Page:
In the first quarter, the economies of the major industrial countries declined at the sharpest rate since the Great Recession’s financial crisis.
In a preliminary report, the Organization for Economic Cooperation and Development (OECD) said its 37 member countries reported a GDP drop of 1.8 percent as COVID-19 measures took effect, CNBC reported.
The hardest hit was France, whose GDP fell 5.8 percent in the first quarter, compared to a decline of 0.1 percent in the previous quarter. Next was Italy, where gross domestic product fell 4.7 percent, compared to 0.3 percent in the previous quarter.
In general, the OECD’s “major seven” economies — which include those two countries and Canada, Germany, Japan, the U.K. and the United States — were particularly hard hit. In the U.S., the economy fell 1.2 percent. The European Union’s economy shrank by a stunning 3.3 percent.
The 1.8 percent decline is the OECD’s biggest quarterly GDP reduction since early 2009, when the organization logged a 2.3 percent decline at the peak of the financial crisis.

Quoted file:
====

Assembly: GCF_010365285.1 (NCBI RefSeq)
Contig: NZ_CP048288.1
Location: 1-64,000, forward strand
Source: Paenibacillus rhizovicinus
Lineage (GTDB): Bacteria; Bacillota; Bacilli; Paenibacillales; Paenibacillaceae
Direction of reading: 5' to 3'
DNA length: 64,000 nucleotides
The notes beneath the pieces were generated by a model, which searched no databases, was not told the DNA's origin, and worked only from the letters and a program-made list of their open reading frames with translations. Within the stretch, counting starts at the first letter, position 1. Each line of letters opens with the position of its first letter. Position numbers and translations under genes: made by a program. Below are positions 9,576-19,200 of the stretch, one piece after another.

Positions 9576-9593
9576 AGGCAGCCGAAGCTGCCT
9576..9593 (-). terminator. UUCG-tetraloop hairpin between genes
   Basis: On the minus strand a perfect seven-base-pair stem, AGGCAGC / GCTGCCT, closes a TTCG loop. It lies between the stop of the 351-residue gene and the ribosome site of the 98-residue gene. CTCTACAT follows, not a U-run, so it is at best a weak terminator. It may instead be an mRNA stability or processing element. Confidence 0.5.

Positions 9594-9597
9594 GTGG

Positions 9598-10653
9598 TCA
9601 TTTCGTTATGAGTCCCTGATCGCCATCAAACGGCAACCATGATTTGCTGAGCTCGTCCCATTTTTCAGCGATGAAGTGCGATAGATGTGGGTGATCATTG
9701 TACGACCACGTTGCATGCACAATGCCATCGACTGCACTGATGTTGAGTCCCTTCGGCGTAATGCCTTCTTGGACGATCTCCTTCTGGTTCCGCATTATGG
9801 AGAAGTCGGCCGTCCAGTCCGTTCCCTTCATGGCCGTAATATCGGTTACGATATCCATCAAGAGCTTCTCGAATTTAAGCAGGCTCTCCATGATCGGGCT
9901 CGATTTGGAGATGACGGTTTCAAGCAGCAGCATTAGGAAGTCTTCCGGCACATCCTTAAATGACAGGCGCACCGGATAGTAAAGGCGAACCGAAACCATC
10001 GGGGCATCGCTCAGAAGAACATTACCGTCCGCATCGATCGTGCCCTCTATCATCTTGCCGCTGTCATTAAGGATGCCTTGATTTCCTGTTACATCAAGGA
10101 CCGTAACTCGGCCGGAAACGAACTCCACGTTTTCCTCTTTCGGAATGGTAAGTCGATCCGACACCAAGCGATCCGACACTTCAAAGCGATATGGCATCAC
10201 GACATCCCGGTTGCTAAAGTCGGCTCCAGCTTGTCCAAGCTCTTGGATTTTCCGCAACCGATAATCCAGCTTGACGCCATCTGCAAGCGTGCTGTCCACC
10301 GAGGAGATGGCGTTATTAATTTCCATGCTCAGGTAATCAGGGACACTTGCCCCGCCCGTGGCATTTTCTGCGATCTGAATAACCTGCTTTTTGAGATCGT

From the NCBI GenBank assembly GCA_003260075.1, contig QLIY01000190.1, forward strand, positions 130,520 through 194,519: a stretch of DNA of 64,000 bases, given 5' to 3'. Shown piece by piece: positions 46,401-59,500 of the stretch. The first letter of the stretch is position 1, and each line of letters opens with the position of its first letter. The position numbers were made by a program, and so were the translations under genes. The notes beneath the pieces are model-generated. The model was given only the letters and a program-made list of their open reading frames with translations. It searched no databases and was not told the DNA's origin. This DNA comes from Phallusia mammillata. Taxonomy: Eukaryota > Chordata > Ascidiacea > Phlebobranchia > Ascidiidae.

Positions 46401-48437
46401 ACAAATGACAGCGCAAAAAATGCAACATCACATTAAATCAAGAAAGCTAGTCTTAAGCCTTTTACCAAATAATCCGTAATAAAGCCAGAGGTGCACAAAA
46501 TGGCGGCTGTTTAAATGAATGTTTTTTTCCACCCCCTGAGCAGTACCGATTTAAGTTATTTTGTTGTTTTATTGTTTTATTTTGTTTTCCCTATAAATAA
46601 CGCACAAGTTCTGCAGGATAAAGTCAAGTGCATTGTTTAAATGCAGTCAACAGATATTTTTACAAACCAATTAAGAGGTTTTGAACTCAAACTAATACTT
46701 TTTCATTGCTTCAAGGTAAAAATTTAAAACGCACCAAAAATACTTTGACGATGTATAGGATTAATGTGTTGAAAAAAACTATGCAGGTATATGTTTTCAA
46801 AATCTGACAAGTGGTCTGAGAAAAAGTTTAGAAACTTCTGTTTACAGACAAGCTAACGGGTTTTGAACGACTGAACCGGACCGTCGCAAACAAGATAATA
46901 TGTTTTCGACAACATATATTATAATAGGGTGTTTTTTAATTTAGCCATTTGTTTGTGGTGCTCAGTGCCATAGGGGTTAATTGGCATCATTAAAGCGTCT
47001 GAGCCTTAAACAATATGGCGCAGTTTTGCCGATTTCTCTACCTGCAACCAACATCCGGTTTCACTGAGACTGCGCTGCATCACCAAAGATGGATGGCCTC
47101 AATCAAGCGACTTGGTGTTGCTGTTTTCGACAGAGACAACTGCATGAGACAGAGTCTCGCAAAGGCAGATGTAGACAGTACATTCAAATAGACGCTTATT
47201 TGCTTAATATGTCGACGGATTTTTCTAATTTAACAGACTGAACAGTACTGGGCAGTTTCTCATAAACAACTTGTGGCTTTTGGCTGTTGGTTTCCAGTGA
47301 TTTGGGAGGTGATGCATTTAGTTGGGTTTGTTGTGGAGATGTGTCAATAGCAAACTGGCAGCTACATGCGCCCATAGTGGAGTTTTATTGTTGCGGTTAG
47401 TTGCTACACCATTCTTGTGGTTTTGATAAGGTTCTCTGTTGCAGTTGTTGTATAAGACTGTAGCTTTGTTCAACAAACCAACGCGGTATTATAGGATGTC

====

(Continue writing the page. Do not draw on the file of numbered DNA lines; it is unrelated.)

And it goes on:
The economic collapse took place as governments around the world have adopted lockdown measures to stem the spread of the coronavirus. One goal was to prevent the collapse of healthcare systems, which were challenged to come up with basic personal equipment, testing supplies and ventilators.
Still, there was some good news on the economy.
As reported here previously, economists are looking at positive indicators that the U.S. economy is improving. These include reports that even hard-hit industries such as travel and shipping are showing some improvements.
The Wall Street Journal reports that Truckstop.com, which tracks the industry’s spot market, has seen demand rising significantly for weeks.
Also, air travel is up from the depths of various shutdowns.
Even the real estate market is seeing an uptick, with mortgage applications on an upswing.
However, the global outlook remains troubled. Even though governments have brought dramatic fiscal and monetary stimulus policies online in a bid to prop up the world economy, shutdown orders amid the health crisis are expected to continue to weigh on global GDP in 2020.